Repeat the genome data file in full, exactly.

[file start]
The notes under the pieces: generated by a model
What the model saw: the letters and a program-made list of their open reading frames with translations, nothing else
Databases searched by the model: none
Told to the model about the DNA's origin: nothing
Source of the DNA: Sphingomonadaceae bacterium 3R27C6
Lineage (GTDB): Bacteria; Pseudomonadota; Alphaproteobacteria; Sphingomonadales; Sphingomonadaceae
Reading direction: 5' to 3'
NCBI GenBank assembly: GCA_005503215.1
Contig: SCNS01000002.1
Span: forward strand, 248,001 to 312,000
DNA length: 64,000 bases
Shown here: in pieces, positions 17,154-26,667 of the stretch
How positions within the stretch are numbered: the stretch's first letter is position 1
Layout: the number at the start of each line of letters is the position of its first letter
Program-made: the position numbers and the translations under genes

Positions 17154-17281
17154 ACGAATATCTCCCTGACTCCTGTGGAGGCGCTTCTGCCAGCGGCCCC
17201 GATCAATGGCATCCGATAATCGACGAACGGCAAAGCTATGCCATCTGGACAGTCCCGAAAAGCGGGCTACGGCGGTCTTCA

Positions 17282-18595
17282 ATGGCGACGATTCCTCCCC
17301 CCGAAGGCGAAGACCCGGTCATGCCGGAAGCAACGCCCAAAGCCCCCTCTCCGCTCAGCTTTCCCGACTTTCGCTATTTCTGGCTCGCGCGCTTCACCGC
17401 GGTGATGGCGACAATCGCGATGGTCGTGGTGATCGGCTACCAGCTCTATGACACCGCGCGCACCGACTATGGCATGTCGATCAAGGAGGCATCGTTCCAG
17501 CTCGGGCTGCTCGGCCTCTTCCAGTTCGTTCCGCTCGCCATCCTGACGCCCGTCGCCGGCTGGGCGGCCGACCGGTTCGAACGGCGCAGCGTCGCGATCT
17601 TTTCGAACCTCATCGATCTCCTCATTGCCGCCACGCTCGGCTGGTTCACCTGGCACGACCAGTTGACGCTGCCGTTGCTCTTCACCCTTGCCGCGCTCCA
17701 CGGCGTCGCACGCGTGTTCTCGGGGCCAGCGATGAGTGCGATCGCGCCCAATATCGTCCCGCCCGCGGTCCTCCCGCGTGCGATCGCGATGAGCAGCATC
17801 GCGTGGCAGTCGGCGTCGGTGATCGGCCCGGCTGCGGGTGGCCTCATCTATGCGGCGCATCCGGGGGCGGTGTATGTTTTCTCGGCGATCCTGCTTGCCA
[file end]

The notes under the pieces: generated by a model
What the model saw: the letters and a program-made list of their open reading frames with translations, nothing else
Databases searched by the model: none
Told to the model about the DNA's origin: nothing
Source of the DNA: Sphingomonadaceae bacterium 3R27C6
Lineage (GTDB): Bacteria; Pseudomonadota; Alphaproteobacteria; Sphingomonadales; Sphingomonadaceae
Reading direction: 5' to 3'
NCBI GenBank assembly: GCA_005503215.1
Contig: SCNS01000002.1
Span: forward strand, 248,001 to 312,000
DNA length: 64,000 bases
Shown here: in pieces, positions 17,154-26,667 of the stretch
How positions within the stretch are numbered: the stretch's first letter is position 1
Layout: the number at the start of each line of letters is the position of its first letter
Program-made: the position numbers and the translations under genes

Positions 17154-17281
17154 ACGAATATCTCCCTGACTCCTGTGGAGGCGCTTCTGCCAGCGGCCCC
17201 GATCAATGGCATCCGATAATCGACGAACGGCAAAGCTATGCCATCTGGACAGTCCCGAAAAGCGGGCTACGGCGGTCTTCA

Positions 17282-18595
17282 ATGGCGACGATTCCTCCCC
17301 CCGAAGGCGAAGACCCGGTCATGCCGGAAGCAACGCCCAAAGCCCCCTCTCCGCTCAGCTTTCCCGACTTTCGCTATTTCTGGCTCGCGCGCTTCACCGC
17401 GGTGATGGCGACAATCGCGATGGTCGTGGTGATCGGCTACCAGCTCTATGACACCGCGCGCACCGACTATGGCATGTCGATCAAGGAGGCATCGTTCCAG
17501 CTCGGGCTGCTCGGCCTCTTCCAGTTCGTTCCGCTCGCCATCCTGACGCCCGTCGCCGGCTGGGCGGCCGACCGGTTCGAACGGCGCAGCGTCGCGATCT
17601 TTTCGAACCTCATCGATCTCCTCATTGCCGCCACGCTCGGCTGGTTCACCTGGCACGACCAGTTGACGCTGCCGTTGCTCTTCACCCTTGCCGCGCTCCA
17701 CGGCGTCGCACGCGTGTTCTCGGGGCCAGCGATGAGTGCGATCGCGCCCAATATCGTCCCGCCCGCGGTCCTCCCGCGTGCGATCGCGATGAGCAGCATC
17801 GCGTGGCAGTCGGCGTCGGTGATCGGCCCGGCTGCGGGTGGCCTCATCTATGCGGCGCATCCGGGGGCGGTGTATGTTTTCTCGGCGATCCTGCTTGCCA